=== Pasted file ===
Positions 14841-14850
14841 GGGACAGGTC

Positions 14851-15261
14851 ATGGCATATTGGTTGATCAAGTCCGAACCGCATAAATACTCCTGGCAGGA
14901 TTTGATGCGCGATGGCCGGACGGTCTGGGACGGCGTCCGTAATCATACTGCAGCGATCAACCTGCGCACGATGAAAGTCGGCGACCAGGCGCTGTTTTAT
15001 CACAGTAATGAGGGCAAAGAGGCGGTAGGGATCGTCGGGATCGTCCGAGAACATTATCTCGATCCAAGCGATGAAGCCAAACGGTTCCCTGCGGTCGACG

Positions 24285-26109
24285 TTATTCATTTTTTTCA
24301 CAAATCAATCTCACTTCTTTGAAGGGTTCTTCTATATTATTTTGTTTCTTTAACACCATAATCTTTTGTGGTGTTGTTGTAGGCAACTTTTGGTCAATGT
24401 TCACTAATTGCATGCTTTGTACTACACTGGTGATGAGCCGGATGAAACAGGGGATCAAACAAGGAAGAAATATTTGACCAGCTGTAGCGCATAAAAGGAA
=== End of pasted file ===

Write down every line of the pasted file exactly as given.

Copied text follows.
Positions 14841-14850
14841 GGGACAGGTC

Positions 14851-15261
14851 ATGGCATATTGGTTGATCAAGTCCGAACCGCATAAATACTCCTGGCAGGA
14901 TTTGATGCGCGATGGCCGGACGGTCTGGGACGGCGTCCGTAATCATACTGCAGCGATCAACCTGCGCACGATGAAAGTCGGCGACCAGGCGCTGTTTTAT
15001 CACAGTAATGAGGGCAAAGAGGCGGTAGGGATCGTCGGGATCGTCCGAGAACATTATCTCGATCCAAGCGATGAAGCCAAACGGTTCCCTGCGGTCGACG

Positions 24285-26109
24285 TTATTCATTTTTTTCA
24301 CAAATCAATCTCACTTCTTTGAAGGGTTCTTCTATATTATTTTGTTTCTTTAACACCATAATCTTTTGTGGTGTTGTTGTAGGCAACTTTTGGTCAATGT
24401 TCACTAATTGCATGCTTTGTACTACACTGGTGATGAGCCGGATGAAACAGGGGATCAAACAAGGAAGAAATATTTGACCAGCTGTAGCGCATAAAAGGAA